R. R. ROBERTS, farmer, P. O. Elk Falls, was born in Tuscarawas County, Ohio, in 1830, emigrated to Peoria, Ill., in 1848, where he was engaged in the marble business. In 1862, he enlisted in the Seventy-third Illinois Infantry, serving three years; was wounded and captured at the battle of Chickamauga in September, 1863, and was taken to Libby Prison, at Richmond, Va., and from there to Danville, and then to Andersonville, where he was held from March, 1864, until September, 1864, from there to Florence, where he was confined until March 1, 1865, when the prisoners were turned over to the Government. He then returned to Illinois, and remained there until 1869, when he removed to Kansas, and came to Howard County before the treaty was made with the Indians, and took a claim on Elk River. There were but few settlers there, and it was 110 miles to a railroad point. His claim was on Sections 12 and 13, Township 31, Range 11, consisting of 212 acres with eighty acres of timber. The balance of the place is nearly all under cultivation. He has a fine orchard and a good farm; is raising stock, being in that business the most of the time he has been here, and from 1871 until 1878 was shipping stock. Since then he has done considerable business in mining in Colorado, and has at present stock in several mines. He married in 1854, and lost his wife the following year. In 1858 he was again married to Miss Elizabeth J. Elmore, of Illinois. They have six children - Lewis E., Margaret F., Sallie K., R. R, Jr., J. N. and Elizabeth G. He is a member of Rollins Post, No. 26, Grand Army of the Republic, and of Meridian Lodge, No. 126, A., F. & A. M.
JOSEPH ROOT, tinner, was born in Miami County, Ohio, in 1839. In 1844, he removed to Montgomery County and lived there and in Darke County until 1853, from thence to Wabash County, Ind., where he remained until 1861, where he enlisted in the Eighth Indiana Volunteer Infantry, serving over four years. In 1863, he was veteranized, serving in the Western Division; was in the battles of Pea Ridge, Vicksburg and Champion Hill. After coming out of the army, he returned to Wabash County, and learned the tinner's trade. In 1871, he emigrated to Kansas and located in Howard County, and took a claim on Section 22, Township 31, Range 11. After living in this State five years, he came to Elk Falls, and the following year put up a tinshop and has followed the business since. He was married in 1866, in Darke County, Ohio, to Miss Amelia Nowlin. They have two sons - Willam and Phares. He is a member of Rollins Post, No. 26, Grand Army of the Republic.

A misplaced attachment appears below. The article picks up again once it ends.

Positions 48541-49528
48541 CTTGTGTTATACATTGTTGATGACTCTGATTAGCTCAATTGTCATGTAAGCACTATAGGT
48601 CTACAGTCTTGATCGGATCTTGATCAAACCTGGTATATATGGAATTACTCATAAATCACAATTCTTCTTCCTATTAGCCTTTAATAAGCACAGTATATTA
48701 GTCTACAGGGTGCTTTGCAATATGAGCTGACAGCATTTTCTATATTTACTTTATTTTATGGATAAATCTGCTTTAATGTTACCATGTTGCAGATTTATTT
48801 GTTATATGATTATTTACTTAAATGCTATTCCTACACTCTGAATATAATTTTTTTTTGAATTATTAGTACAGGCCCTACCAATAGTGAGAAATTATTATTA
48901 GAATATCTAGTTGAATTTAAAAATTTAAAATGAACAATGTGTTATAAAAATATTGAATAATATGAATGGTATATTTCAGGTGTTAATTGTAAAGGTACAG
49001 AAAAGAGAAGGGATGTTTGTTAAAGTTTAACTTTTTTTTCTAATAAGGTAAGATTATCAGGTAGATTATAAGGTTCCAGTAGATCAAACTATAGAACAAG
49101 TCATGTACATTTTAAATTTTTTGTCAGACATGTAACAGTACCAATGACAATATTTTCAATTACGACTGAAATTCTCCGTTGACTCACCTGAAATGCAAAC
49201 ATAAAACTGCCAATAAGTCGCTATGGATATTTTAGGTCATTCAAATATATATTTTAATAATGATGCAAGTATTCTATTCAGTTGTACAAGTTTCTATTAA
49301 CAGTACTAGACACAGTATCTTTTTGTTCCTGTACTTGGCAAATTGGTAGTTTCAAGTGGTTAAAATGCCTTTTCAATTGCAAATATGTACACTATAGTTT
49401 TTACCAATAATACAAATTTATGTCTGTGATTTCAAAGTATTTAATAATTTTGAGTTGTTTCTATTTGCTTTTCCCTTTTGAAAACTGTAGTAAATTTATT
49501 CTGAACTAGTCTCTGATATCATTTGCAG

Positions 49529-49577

F. A. STODDARI, attorney at law, was born in Broome County, N. Y., in 1841, and was raised there. In 1857, he went to New York City, and was in the mercantile business until 1862, when he returned to his native county and raised a company, and went into the One Hundred and Thirty-seventh New York Volunteer Infantry, and received a Captain's commission, and was in command of Company A. In October, 1864, he was promoted, receiving a Major's commission, and served until the close of the war; was Judge Advocate of the Court Martial a good share of the time. After coming out of the army, he located at Saginaw, Mich., where he was engaged in the clothing trade until 1868; he then came West, locating at Clinton, Iowa, where he was admitted to the bar, having read law before and while in the army. In 1876, he came to Kansas, locating at Elk Falls. He was among the early settlers, and the first attorney to file a case in the District Court of Howard County. In 1873, he served as Deputy County Attorney, and was in command of the company raised here to protect the county records from being stolen, during the county seat war. Mr. Stoddard is enjoying a good practice, being the only attorney in the place. He was married in 1870, to Miss Laura V. Butler, of Iowa. They have three children, viz, John, George and Fred. He is a member of Rollins Post, No. 26, Grand Army of the Republic.
LIEUT. H. WELTY, Justice of the Peace, was born in Fayette County, Penn., in 1828, but was raised in Stark County, Ohio. In 1849, he migrated to Iowa, but returned to Ohio the following year, locating in Henry County, where he taught school for eleven years, the most of the time in the same school-room. In 1861, he enlisted in the Fourteenth Ohio Volunteer Infantry, serving three months, then served three years in the Sixty-eighth Ohio Infantry, serving two years in the ranks, when he was promoted, receiving a First Lieutenant's commission. After coming out of the army, he remained in Ohio until 1870, when he came to Kansas, locating at Elk Falls, and took a claim on Section 2, Township 31, Range 11. He was seventy miles from a railroad point the first year, and for ten years after was forty miles from a railroad. He improved his place, and lived there until 1881. In 1872, he traveled all through Howard County, and visited every house and dugout in the county, working against the division of the county, and to keep the county seat at this place. He was elected Justice of the Peace in 1873, and has held the office continuously since. He was married, in the spring of 1851, to Miss Ann Feeney, of Henry county, Ohio. They have two sons - F. W. and D. F. He is a member of Meridian Lodge, No. 126, A., F. & A. M., and is Commander of Rollins Post, Grand Army of the Republic, of Elk Falls.